Dubbed “The Jewish Jordan” by Sports Illustrated in 1999, Tamir Goodman is a former professional basketball player who has become a successful entrepreneur, coach, educator, and motivational speaker.
During high school, Goodman was ranked among the top 25 recruits in the country, and he garnered national attention after averaging 35.4 points per game his junior year, all while remaining faithful to his Orthodox Jewish upbringing. He achieved additional notoriety after being named MVP of the prestigious “Capital Classic All-Star Game,” an award won by players like Shaquille O’Neal and Lebron James. Tamir went on to make history as the first Jewish basketball player to play D-I college and professional basketball, while faithfully wearing a yarmulke on the court and without playing on the Jewish Sabbath.
After the Sports Illustrated article, Goodman was featured on 60 Minutes, ESPN, CNN, Fox, and others, and was covered in The New York Times and The Washington Post, among many others.
Despite receiving a full scholarship to play at number-one ranked University of Maryland, Goodman accepted a scholarship to nearby Towson University, whose schedule could better accommodate his religious faith; specifically, Tamir could not play games on the Jewish Sabbath, which begins at sundown every Friday and extends past sundown Saturday night. The first freshman to start at the school in over a decade, Goodman was presented the coach’s award for his performance on the court and in the classroom.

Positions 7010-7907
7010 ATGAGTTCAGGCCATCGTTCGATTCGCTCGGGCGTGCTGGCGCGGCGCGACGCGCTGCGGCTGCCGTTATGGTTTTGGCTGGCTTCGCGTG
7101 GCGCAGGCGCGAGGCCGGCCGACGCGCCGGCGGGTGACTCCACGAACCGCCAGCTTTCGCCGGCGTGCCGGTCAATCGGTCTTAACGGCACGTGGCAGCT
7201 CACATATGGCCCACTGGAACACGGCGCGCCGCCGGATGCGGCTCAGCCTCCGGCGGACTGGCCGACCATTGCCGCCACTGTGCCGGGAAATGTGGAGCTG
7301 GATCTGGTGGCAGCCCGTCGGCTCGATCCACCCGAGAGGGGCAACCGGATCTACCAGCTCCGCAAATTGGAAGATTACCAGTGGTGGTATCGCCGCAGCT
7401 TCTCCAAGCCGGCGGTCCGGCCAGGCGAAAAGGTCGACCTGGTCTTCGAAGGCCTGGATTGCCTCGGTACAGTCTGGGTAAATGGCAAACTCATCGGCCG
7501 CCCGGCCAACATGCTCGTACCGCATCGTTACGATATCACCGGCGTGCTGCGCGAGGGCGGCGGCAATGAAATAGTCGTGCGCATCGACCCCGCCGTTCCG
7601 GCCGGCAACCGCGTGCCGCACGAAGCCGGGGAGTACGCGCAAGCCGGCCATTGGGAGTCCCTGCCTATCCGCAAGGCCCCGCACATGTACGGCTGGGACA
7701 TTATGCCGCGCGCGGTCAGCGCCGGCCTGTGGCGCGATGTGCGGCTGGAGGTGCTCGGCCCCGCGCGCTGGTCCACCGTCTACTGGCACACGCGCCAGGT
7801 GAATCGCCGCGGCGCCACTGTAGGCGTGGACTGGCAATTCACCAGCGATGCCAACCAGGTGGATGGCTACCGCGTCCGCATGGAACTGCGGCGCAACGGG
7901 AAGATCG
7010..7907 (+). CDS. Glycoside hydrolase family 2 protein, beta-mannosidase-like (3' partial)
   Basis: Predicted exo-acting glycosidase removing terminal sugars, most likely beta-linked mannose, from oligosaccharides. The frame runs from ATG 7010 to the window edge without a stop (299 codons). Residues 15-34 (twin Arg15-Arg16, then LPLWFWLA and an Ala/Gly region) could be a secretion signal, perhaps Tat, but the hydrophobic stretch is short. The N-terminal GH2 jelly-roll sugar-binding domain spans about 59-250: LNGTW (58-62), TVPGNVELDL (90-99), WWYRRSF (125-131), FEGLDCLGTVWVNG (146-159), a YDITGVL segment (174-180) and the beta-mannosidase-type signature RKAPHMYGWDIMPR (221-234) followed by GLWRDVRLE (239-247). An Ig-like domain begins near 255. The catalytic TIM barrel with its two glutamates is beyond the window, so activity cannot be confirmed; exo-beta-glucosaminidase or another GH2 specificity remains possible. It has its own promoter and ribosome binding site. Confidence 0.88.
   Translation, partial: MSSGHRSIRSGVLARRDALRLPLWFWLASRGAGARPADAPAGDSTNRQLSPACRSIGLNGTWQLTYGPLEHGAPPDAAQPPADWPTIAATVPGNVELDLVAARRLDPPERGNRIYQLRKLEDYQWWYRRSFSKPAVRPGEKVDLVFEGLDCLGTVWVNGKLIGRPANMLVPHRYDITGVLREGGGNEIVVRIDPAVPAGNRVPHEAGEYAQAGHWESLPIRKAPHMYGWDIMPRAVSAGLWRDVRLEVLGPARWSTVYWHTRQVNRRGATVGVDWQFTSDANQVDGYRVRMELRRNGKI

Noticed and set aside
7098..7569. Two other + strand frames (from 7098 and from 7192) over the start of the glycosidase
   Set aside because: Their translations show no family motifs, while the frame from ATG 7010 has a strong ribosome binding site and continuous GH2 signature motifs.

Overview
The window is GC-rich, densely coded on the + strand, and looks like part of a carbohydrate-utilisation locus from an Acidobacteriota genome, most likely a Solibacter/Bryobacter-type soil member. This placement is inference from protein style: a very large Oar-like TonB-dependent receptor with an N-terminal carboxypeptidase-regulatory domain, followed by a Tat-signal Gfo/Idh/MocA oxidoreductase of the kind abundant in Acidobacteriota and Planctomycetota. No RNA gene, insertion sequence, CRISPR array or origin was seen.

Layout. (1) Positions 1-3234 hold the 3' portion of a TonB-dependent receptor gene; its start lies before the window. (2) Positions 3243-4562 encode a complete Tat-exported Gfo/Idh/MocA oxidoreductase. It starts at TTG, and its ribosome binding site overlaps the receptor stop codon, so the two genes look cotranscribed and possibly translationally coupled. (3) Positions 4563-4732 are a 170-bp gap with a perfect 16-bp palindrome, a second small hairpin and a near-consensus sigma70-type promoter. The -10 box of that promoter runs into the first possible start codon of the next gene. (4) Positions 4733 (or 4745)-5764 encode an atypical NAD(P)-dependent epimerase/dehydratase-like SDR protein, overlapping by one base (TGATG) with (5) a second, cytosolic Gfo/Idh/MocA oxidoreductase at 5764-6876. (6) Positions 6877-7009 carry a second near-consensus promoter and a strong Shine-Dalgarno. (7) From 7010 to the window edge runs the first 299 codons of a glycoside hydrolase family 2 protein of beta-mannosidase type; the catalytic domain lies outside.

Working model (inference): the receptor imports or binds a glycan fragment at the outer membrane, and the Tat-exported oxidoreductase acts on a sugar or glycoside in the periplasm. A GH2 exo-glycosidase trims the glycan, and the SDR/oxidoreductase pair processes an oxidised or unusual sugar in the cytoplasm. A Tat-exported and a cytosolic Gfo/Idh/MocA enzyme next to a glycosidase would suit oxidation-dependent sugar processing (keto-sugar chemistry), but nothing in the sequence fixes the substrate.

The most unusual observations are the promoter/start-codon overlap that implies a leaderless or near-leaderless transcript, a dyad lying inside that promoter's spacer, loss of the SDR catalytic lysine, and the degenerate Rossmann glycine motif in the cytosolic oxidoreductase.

In 2002, Goodman fulfilled his dream of moving to Israel, signing a three-year contract with Maccabi Tel Aviv and serving in the Israeli Defense Force, which is a requirement of all Israeli citizens. Goodman played in Israel and again in the U.S. until injuries forced his retirement in 2009.
Since retiring, Goodman has established his reputation as a sought-after motivational speaker, coach, and educator. He has coached more than 3,000 basketball players around the world, and has partnered with Houston Rockets small-forward Omri Casspi on a series of basketball camps across the United States. He is also the cofounder of Coolanu Israel, which strengthens ties to Israel through innovative seminars, sports programs and literature projects for athletes, college students, and coaches.
The author of “The Jewish Jordan’s Triple Threat,” which ESPN’s Mark Stein called “captivating,” Goodman is also the developer of Zone190, a revolutionary basketball training device. He holds a B.A. in communications, and lives in Jerusalem with his wife and five children.